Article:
Thursday, April 18, 2013 |
Before Justin Bieber, Justin Timberlake, Davy Jones and David Cassidy, there was Paul Anka. Anka is the original teen idol. The Canadian shot to fame in the 1950s after his song "Diana" topped both Canadian and American charts at just 17-years-old. He developed an intense following, comprised of mostly young, mostly female, fans. But, unlike many teen idols in the years since Anka's heyday, he didn't end up on a "Where Are They Now?" special on VH1. Instead, Anka would go on to have a long and illustrious career as a singer and songwriter, penning the theme song for The Tonight Show Starring Johnny Carson and hit songs such as Frank Sinatra's "My Way," and he chronicles it all in his recent memoir, My Way.
Anka was known for his clean-cut image, and it's one he was happy to promote, even if the truth wasn't quite as clean as his fans were lead to believe. He enjoyed his fame and really enjoyed the women that came with fame, but he stayed away from anything that would affect his career. At first, it was because his managers told him to. "Back then, you were prompted, you were told how to behave," he told Q host Jian Ghomeshi in a recent interview. "I just loved to sing and they just drummed it in me -- you gotta stay clean." But as he became more immersed in Hollywood and started palling around with the Rat Pack (Anka saw himself as their "mascot" because we was much younger than they were), he realized that their hard-partying ways affected their voices, and in turn, their careers.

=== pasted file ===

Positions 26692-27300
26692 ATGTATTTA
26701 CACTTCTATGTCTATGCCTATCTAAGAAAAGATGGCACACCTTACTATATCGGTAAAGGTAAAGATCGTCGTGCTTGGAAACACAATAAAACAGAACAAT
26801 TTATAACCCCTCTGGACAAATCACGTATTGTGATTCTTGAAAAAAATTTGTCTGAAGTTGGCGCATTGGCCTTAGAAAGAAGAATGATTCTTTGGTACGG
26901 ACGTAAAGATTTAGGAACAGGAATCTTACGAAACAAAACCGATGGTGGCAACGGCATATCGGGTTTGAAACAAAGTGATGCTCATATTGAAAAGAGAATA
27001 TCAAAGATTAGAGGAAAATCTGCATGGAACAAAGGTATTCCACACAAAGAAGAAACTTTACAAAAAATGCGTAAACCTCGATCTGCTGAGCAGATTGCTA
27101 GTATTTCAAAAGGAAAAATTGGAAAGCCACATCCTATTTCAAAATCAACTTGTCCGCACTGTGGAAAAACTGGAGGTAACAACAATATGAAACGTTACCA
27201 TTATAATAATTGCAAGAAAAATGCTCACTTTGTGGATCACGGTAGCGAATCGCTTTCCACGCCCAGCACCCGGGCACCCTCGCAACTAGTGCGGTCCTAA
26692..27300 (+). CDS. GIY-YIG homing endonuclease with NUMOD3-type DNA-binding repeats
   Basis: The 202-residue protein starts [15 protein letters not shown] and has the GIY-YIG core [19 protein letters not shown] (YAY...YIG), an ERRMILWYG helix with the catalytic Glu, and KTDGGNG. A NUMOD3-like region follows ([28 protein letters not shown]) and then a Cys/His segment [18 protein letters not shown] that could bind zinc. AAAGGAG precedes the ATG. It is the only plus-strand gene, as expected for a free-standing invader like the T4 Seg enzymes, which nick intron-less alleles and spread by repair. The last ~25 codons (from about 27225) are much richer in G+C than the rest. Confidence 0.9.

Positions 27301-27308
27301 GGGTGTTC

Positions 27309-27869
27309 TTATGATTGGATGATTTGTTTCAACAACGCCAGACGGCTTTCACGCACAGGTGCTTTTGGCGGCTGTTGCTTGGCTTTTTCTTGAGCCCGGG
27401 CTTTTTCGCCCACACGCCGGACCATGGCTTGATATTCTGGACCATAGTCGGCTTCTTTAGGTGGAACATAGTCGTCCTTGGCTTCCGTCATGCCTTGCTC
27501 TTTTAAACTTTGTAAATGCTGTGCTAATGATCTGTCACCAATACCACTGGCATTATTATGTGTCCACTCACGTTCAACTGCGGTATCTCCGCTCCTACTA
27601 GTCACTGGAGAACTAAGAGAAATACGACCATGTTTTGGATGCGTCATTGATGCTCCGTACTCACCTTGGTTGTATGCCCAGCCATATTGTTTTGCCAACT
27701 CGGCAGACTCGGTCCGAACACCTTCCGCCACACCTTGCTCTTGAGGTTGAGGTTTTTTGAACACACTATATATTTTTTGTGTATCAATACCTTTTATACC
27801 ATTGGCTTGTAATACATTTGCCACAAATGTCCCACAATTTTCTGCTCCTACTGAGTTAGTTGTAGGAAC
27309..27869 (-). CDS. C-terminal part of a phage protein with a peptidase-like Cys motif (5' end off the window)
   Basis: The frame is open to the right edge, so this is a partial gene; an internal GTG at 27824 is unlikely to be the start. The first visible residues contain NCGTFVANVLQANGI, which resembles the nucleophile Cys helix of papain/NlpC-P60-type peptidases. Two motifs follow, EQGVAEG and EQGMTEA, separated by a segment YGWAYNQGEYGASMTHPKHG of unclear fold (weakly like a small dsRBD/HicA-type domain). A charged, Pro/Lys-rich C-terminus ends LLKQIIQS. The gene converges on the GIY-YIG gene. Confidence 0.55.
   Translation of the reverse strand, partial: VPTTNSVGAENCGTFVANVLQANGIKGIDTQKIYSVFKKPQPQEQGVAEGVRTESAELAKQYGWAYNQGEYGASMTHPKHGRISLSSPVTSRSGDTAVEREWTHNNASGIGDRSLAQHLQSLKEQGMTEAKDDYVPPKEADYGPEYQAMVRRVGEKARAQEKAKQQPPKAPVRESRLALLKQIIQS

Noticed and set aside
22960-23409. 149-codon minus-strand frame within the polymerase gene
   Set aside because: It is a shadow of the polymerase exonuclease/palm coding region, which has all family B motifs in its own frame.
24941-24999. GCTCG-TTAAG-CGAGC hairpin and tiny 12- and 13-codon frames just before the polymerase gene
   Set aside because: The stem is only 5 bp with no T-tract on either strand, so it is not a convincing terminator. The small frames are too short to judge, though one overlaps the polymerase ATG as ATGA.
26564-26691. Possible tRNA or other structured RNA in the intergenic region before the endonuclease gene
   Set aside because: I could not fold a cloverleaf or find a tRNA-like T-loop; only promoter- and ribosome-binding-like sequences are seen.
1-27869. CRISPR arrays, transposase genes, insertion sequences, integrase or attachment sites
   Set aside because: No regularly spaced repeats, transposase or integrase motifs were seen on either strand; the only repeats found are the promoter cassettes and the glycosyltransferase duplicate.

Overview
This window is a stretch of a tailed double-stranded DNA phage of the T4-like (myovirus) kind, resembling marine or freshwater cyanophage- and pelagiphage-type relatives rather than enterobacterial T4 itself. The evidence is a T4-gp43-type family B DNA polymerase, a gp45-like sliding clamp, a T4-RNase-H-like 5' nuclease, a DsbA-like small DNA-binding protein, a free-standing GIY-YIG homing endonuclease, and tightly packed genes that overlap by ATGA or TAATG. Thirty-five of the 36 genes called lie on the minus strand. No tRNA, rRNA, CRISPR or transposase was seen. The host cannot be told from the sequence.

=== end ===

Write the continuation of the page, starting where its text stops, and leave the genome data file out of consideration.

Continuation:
"I was not a smoker. I was not a heavy drinker. I was always taking care of my body. I was always taking care of my throat because I ultimately saw these guys that were older having problems with that," he said. "I didn't want to lose the life and the career that I had because I really felt that there was a lot more in it."
Anka's squeaky clean image was only part of his equation for success, however. The other reason he was able to stick around for so long was because he could write catchy, chart-topping tunes. "Being the writer separates you from everybody," he said. "You think I could have walked in somewhere without my own music with everything that I had not going for me? I wouldn't be getting a job. It wasn't going to happen."
However, being involved in the creative process didn't just open doors for Anka. It also brought him joy and gave him a sense of purpose. "It was all about the music," he said. "The whole energy for me was I was writing, I was publishing, I was producing, I was singing the songs."
At 71-years-old, this is still the case. In addition to his memoir, Anka recently released his twentieth album, Duets. And despite being in what he calls the "September" of his life, he's looking forward to making more music and remains in awe of what he's accomplished in the past fifty-odd years.
"Now, can I figure out why [all this happened to me]?," he asked. "I have no idea. I've always believed that there was somebody out there better than me. They just didn't get the chance."